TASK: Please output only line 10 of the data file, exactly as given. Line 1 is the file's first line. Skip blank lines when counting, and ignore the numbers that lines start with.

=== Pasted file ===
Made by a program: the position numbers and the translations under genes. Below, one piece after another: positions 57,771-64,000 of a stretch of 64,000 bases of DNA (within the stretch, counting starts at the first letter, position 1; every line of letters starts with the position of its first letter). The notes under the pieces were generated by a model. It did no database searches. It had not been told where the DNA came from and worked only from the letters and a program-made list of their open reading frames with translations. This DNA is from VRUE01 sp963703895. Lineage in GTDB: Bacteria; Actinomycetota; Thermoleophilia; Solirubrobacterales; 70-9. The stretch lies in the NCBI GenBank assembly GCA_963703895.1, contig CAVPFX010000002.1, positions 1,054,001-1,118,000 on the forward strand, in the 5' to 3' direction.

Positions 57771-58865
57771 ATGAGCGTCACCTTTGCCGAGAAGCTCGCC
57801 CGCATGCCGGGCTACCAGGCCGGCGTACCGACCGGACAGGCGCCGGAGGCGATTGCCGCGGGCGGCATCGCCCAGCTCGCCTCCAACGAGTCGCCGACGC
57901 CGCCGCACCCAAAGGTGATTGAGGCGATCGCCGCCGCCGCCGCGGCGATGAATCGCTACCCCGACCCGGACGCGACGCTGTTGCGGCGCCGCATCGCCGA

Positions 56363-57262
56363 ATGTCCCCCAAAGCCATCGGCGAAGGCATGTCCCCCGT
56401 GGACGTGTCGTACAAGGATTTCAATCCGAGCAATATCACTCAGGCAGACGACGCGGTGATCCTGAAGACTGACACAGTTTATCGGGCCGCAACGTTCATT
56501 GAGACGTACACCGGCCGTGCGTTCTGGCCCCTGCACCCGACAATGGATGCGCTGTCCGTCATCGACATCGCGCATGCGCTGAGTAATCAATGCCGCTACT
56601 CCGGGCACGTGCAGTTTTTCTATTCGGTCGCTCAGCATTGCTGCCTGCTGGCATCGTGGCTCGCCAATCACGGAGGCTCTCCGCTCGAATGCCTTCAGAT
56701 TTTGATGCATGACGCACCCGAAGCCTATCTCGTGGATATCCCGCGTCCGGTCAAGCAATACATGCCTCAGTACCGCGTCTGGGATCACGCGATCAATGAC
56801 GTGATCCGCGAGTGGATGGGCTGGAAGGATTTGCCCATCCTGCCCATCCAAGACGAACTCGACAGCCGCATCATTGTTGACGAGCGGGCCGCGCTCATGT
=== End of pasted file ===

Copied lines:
56601 CCGGGCACGTGCAGTTTTTCTATTCGGTCGCTCAGCATTGCTGCCTGCTGGCATCGTGGCTCGCCAATCACGGAGGCTCTCCGCTCGAATGCCTTCAGAT